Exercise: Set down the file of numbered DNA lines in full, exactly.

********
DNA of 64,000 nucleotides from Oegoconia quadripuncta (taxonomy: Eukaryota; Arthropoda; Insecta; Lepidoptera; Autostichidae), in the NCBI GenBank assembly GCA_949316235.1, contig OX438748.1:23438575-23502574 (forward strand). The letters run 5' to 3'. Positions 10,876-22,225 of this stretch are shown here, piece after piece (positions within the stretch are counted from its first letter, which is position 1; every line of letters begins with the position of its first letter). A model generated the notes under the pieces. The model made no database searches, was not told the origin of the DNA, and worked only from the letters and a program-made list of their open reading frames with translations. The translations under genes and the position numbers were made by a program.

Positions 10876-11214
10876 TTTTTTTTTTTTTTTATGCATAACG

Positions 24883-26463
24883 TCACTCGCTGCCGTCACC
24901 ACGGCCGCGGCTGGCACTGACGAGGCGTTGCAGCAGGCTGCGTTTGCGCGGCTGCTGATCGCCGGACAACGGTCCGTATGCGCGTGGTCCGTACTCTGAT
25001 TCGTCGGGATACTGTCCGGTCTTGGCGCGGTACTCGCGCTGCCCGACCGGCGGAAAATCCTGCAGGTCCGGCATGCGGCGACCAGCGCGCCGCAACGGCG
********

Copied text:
DNA of 64,000 nucleotides from Oegoconia quadripuncta (taxonomy: Eukaryota; Arthropoda; Insecta; Lepidoptera; Autostichidae), in the NCBI GenBank assembly GCA_949316235.1, contig OX438748.1:23438575-23502574 (forward strand). The letters run 5' to 3'. Positions 10,876-22,225 of this stretch are shown here, piece after piece (positions within the stretch are counted from its first letter, which is position 1; every line of letters begins with the position of its first letter). A model generated the notes under the pieces. The model made no database searches, was not told the origin of the DNA, and worked only from the letters and a program-made list of their open reading frames with translations. The translations under genes and the position numbers were made by a program.

Positions 10876-11214
10876 TTTTTTTTTTTTTTTATGCATAACG

Positions 24883-26463
24883 TCACTCGCTGCCGTCACC
24901 ACGGCCGCGGCTGGCACTGACGAGGCGTTGCAGCAGGCTGCGTTTGCGCGGCTGCTGATCGCCGGACAACGGTCCGTATGCGCGTGGTCCGTACTCTGAT
25001 TCGTCGGGATACTGTCCGGTCTTGGCGCGGTACTCGCGCTGCCCGACCGGCGGAAAATCCTGCAGGTCCGGCATGCGGCGACCAGCGCGCCGCAACGGCG